Research Projects

Inner Ear Pharmacokinetics.

Management of disorders of the ear, such as Meniere's disease and sudden hearing loss, commonly involves the application of drugs to the inner ear. This is typically accomplished by intratympanic injections of drugs. Quantifying the amount of drug entering the inner ear and where the drugs reach is difficult to measure in humans, so our understanding of these procedures is mostly based on work in animals, in conjunction with computer modeling to scale measures from animals to the human ear. Our research involves development of drug application procedures, cochlear fluids sampling procedures and computer models so that the data can be interpreted quantitatively. We have established how the drugs enter the ear, where they spread to and how long they stay there.


Responses of the Ear to Low Frequency Sounds.

Although hearing is insensitive to very low frequency sounds and infrasound, the inner ear is detecting it and converting it to electrical signals. This may be used to help cancel this noise from hearing, in an analogous manner to a noise-canceling headphone in which the noise is first detected and then used to eliminate it from heard sounds. Because the ear is responding to low frequency sounds, it is possible that such noises could affect you in ways that do not involve conscious hearing. Under some conditions, commercial wind turbines generate high levels of very low frequency sound. Some people living near these machines report otologic symptoms (dizziness, nausea, tinnitus), an annoying amplitude modulation of sounds and sleep disturbance. Our projects are investigation the possible mechanisms that underlie such symptoms.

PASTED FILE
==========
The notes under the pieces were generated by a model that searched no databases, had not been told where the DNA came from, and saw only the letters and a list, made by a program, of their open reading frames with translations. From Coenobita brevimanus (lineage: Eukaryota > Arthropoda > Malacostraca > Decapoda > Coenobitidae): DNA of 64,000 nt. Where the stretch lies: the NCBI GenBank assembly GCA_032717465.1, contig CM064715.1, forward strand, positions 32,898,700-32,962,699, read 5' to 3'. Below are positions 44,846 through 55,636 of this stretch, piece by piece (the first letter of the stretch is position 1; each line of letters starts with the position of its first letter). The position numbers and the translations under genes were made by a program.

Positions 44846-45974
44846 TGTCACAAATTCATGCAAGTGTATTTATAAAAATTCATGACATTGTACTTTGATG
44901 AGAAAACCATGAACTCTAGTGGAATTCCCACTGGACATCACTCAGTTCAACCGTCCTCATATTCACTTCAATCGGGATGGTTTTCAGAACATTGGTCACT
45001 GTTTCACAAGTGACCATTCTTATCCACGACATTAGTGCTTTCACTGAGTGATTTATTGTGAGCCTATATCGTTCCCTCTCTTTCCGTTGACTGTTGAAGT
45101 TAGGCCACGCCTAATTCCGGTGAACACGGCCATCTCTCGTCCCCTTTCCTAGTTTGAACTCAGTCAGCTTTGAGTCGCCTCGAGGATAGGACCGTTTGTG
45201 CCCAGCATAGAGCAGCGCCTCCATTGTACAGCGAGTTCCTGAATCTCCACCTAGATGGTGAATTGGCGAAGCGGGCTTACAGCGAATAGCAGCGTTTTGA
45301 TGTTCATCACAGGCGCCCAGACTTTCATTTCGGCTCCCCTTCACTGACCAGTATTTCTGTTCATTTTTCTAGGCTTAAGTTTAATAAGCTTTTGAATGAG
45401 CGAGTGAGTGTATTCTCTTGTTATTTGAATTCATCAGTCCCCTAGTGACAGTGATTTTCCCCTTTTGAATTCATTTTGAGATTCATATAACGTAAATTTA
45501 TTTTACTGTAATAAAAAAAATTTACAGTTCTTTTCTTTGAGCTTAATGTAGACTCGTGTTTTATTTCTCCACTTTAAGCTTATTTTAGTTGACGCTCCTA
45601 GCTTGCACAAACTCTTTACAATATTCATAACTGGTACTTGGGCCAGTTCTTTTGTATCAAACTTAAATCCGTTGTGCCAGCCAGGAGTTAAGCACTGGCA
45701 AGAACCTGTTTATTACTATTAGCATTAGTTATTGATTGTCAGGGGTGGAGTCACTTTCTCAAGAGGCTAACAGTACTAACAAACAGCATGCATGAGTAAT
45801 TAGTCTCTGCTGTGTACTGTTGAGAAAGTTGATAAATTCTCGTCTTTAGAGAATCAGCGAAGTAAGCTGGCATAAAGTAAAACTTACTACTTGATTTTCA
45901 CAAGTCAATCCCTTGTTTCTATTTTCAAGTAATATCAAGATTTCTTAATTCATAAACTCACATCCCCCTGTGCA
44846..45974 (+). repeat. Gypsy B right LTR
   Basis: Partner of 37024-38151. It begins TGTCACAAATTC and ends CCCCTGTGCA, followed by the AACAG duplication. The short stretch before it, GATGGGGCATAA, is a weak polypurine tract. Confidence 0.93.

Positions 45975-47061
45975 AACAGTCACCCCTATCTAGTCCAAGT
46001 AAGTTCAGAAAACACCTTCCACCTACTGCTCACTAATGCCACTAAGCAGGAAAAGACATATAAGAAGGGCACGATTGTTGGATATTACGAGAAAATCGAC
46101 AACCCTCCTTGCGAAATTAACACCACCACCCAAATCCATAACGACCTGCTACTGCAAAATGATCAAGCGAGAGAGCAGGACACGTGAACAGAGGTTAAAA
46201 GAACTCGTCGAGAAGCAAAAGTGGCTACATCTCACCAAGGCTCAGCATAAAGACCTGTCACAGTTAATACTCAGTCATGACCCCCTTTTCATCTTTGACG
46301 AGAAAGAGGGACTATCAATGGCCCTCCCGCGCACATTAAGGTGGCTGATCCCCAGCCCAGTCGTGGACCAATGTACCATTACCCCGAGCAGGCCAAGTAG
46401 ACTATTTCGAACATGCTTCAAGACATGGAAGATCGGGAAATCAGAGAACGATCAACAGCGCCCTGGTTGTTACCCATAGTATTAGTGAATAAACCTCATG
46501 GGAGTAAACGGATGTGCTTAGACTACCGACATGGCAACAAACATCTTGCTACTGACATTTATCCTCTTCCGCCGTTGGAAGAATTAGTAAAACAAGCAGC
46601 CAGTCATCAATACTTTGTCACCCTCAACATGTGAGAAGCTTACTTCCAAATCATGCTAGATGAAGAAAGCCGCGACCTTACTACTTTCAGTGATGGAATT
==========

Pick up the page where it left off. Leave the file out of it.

Objective Measures of Cochlear Function.

There a many fairly standardized ways to assess how the ear is working using electrical (CAP, ABR, etc) or acoustical (DPOAE, SFOAE, etc) measurements. There are also a wide range of measurements that are less studied but which may be very valuable. In conjunction with our manipulations of the ear, we make a variety of measurements which we correlate with the induced changes. Some of these measures (such as Jeff Lichtenhan's new ANOW method) give new insights into how the ear is working. We are also developing a number of other measures which may be useful to diagnose pathologies of the ear.